Rose AM, Webster AR, Mukhopadhyay R, Bhattacharya SS, Waseem NH. Identification of Large Deletions in PRPF31 in Autosomal Dominant Retinitis Pigmentosa. IOVS 2010; 51:ARVO E-Abstract 4093
Rose AM, Gradin DS, Mundia D. Bilateral lens subluxation in a patient with suspected Loeys-Dietz syndrome. Afr J Paediatr Surg 2011; 8:119-20.
Rose AM, Kabiru J, Rose GE. Alveolar soft-part sarcoma of the orbit. Afr J Paediatr Surg 2011; 8:82-4.
Rose AM, Mukhopadhyay R, Webster AR, Bhattacharya SS, Waseem NH. A 112kb deletion in chromosome 19q13.42 leads to retinitis pigmentosa. IOVS 2011; 52:6597-6603. Mitchison NA, Rose AM. Epistasis: The key to understanding immunological disease? Eur J Immunol 2011; 41:2152–2154.
Rose AM, Shah AZ, Waseem NH, Chakarova CF, Alfano G, Coussa RG, Ajlan R, Koenekoop RK, Bhattacharya SS. Expression of PRPF31 and TFPT: regulation in health and retinal disease. Hum Mol Genet 2012; 21:4126-37.
Rose AM, Bell LCK. Epistasis and immunity: the role of genetic interactions in autoimmune diseases. Immunology 2012; 137:131-8.
Venturini G, Rose AM, Shah AZ, Bhattacharya SS, Rivolta C. CNOT3 is a modifier of PRPF31 mutations in retinitis pigmentosa with incomplete penetrance. PLoS Genetics 2012; 8(11):e1003040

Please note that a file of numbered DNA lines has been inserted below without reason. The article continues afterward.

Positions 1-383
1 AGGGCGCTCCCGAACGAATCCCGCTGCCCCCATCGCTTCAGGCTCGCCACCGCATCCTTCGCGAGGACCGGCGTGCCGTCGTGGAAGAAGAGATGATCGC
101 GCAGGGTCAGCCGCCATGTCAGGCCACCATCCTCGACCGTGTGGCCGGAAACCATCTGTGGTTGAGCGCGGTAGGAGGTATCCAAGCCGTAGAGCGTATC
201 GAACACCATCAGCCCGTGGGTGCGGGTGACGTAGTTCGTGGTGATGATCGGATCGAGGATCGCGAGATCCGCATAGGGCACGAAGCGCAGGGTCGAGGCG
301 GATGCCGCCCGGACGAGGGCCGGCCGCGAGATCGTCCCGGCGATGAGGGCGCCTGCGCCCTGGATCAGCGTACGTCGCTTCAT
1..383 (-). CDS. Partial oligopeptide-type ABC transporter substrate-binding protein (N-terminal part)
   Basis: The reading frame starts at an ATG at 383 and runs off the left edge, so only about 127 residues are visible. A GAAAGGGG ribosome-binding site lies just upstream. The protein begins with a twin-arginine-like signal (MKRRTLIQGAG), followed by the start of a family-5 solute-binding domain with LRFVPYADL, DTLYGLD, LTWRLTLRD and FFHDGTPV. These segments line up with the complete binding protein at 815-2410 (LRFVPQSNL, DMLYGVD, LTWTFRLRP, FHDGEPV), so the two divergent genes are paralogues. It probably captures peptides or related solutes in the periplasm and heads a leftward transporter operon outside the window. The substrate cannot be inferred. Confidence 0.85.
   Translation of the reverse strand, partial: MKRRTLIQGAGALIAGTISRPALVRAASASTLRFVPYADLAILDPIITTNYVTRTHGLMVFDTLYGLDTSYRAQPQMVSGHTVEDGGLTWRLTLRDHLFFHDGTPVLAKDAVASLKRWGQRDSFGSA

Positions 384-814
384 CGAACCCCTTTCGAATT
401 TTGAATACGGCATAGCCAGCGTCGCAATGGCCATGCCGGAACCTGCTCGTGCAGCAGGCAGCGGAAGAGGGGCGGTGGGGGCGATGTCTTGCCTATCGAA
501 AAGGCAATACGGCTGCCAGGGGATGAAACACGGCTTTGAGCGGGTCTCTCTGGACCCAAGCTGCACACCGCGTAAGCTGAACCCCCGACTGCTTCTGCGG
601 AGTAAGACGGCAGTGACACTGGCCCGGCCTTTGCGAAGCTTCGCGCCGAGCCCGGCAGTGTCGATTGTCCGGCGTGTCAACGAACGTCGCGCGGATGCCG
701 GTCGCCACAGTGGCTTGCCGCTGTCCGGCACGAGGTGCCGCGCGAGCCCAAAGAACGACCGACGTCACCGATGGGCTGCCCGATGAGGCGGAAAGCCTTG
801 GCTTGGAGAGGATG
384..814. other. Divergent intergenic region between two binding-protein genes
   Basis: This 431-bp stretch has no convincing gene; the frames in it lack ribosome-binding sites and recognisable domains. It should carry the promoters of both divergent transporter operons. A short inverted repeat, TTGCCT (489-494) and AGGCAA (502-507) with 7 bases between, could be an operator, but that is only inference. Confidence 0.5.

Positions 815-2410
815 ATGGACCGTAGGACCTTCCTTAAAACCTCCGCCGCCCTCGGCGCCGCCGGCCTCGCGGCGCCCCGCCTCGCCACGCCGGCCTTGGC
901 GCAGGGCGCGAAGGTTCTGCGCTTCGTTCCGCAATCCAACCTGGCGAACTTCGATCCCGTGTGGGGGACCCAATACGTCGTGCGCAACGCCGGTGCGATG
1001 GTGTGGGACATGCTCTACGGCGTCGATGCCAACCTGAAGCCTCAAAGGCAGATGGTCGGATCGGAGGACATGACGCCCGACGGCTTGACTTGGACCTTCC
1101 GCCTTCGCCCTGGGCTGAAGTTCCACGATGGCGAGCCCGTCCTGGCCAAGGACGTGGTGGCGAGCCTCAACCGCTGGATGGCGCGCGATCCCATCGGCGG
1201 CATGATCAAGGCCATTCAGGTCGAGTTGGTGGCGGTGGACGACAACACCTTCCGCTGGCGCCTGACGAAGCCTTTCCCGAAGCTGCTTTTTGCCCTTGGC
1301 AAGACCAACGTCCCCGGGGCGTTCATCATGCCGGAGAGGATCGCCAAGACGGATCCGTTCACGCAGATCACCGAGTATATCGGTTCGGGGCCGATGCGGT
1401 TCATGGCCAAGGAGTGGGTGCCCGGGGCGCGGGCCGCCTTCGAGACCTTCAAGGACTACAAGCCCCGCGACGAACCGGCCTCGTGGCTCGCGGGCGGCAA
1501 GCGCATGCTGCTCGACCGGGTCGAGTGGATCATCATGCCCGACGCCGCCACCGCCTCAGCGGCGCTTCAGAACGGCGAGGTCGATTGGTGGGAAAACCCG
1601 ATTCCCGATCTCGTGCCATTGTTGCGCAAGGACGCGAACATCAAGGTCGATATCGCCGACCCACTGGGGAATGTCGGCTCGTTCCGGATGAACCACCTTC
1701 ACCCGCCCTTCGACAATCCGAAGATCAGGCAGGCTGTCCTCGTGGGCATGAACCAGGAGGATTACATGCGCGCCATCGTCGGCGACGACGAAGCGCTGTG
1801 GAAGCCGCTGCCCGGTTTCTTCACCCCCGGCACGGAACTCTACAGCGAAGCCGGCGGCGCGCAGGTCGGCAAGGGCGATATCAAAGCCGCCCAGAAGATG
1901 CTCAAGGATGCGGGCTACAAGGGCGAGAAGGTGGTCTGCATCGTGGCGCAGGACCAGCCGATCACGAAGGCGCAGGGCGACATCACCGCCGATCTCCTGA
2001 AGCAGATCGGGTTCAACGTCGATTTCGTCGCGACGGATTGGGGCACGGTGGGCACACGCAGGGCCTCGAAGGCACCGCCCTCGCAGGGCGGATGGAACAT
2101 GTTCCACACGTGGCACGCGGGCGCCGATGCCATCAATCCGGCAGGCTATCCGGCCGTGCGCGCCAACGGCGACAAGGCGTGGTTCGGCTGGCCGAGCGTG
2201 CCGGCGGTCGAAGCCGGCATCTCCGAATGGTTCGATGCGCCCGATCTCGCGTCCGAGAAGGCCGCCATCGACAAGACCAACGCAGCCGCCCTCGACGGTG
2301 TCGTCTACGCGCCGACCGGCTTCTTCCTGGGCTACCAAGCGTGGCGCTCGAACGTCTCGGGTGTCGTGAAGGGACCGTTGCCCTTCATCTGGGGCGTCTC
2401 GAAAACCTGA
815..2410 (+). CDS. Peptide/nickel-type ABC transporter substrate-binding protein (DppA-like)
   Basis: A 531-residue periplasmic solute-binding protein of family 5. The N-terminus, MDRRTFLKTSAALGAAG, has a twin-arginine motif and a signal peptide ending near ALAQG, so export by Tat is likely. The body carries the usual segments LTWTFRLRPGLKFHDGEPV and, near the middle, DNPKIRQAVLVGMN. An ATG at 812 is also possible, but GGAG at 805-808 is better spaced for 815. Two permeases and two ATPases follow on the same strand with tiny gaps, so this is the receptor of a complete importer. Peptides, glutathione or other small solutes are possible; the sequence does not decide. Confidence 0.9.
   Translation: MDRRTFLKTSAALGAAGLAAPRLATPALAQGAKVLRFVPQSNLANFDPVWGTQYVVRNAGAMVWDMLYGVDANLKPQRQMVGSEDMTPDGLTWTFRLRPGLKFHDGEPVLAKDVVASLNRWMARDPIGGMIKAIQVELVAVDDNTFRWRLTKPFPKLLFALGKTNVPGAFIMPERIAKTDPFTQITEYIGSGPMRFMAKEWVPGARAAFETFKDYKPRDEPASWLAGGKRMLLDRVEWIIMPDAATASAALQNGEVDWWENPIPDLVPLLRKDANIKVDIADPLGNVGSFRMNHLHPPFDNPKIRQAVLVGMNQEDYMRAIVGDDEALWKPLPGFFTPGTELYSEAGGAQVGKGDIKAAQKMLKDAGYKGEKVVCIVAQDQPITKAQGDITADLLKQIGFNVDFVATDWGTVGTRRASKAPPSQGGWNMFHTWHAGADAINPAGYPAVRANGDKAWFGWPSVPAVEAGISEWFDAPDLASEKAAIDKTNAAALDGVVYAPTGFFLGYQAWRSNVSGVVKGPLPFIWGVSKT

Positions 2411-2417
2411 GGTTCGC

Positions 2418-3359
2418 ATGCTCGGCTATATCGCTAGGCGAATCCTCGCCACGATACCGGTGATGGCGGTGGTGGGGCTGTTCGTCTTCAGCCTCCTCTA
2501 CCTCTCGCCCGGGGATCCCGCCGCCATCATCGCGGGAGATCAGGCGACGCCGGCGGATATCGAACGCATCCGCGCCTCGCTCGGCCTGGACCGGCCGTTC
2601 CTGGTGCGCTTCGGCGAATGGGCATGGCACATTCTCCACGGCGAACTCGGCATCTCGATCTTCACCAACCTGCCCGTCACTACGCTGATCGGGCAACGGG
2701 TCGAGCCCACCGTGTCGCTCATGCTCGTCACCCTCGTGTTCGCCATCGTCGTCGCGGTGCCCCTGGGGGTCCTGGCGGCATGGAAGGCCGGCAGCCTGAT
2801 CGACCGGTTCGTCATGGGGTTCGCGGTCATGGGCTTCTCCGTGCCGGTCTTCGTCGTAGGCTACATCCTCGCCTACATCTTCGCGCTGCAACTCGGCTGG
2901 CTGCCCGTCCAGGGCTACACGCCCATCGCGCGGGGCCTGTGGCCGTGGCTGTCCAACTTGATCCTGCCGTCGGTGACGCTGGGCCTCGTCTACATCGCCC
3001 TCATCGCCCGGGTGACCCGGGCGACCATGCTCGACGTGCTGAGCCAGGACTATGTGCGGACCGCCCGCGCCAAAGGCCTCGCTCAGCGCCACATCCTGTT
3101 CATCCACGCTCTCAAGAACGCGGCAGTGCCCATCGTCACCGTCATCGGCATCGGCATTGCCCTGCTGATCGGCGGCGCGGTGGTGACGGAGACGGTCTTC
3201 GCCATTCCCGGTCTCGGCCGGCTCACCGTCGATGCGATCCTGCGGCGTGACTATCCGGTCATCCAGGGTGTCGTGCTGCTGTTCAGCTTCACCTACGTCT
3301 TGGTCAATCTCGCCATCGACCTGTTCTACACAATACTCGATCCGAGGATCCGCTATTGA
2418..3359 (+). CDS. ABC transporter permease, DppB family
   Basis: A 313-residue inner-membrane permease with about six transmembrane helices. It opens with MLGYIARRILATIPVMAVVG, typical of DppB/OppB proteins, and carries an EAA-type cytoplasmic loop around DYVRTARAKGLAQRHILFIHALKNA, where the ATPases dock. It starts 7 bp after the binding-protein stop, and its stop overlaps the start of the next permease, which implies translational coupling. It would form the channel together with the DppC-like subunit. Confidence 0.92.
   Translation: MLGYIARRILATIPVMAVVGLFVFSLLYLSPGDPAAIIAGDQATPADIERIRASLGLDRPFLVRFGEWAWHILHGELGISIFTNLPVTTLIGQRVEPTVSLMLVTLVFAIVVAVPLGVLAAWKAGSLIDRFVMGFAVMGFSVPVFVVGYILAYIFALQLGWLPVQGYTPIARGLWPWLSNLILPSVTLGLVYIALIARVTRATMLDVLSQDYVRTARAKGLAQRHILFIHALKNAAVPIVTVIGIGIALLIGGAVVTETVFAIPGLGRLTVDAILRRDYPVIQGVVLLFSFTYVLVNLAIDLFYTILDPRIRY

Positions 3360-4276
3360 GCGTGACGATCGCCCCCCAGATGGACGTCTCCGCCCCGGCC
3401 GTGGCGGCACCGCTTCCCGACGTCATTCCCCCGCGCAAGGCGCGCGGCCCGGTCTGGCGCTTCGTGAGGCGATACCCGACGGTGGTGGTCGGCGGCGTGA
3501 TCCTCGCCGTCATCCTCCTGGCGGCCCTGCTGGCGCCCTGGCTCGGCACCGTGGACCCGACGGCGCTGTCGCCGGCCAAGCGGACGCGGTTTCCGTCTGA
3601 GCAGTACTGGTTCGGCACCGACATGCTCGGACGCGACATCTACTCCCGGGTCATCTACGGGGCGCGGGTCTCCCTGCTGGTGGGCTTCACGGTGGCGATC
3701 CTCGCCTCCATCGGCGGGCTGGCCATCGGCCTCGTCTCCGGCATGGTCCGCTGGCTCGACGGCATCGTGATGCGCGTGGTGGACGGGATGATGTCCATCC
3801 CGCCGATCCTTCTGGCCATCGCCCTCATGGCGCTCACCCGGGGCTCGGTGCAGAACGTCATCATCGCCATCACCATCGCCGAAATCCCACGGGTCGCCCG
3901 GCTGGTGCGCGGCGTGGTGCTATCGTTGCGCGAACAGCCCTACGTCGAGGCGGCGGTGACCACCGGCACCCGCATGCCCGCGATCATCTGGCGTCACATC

Rose AM, Kabiru J, Rose GE. A rare case of orbital haemangiopericytoma arising in childhood. Orbit 2013; 32(6):384-6.
Rose AM, Shah AZ, Alfano G, Bujakowska KM, Barker AF, Robertson JL, Rahman S, Valdez Sanchez L, Diaz-Corrales F, Chakarova CF, Krishna A, Bhattacharya SS. A study into the evolutionary divergence of the core promoter elements of PRPF31 and TFPT. J Mol Genet Med 2013; 7:67.
Rose AM, Shah AZ, Venturini G, Rivolta C, Rose GE, Bhattacharya SS. Dominant PRPF31 mutations are hypostatic to a recessive CNOT3 polymorphism in retinitis pigmentosa: A Novel Phenomenon of "Linked Trans-Acting Epistasis." Annals of Human Genetics 2013; in press.
Rose AM, Hall CS, Martinez-Alier N. Aetiology and management of malnutrition in HIV-positive children. Archives of Disease in Childhood 2014; ePub ahead of print.
Prizes and Awards
SELECTED UNIVERSITY ACADEMIC AWARDS
- Division of Biosciences Faculty Medal 2008-9 Nominee
- Cordwainer's Prize for Best MBPhD thesis – January 2013
- Allen Goldsmith Prize for Cancer Medicine – June 2013
- John Jepson Memorial Prize for the Scientific Basis of Medicine – June 2013
NATIONAL ACADEMIC AWARDS
- Royal Society of Medicine (Ophthalmology Section and Student Members Group) UCO 2009 Best Case Presentation – April 2009
- Royal Society of Medicine Student Research Prize (First Place) – November 2009
- Link: http://www.ucl.ac.uk/news/news-articles/0911/09111001
- Royal Society of Medicine Brigadier Haywood prize (shortlisted) – February 2010
- Royal College of Paediatrics and Child Health Tony Jackson Prize – January 2012
- Link: http://www.ucl.ac.uk/news/news-articles/February2012/16022012-ucl-studen...
- Medical Acorn Foundation Conference Best Oral Presentation (Medicine) – October 2012
- Royal College of Ophthalmologists' Duke Elder Prize Examination – May 2013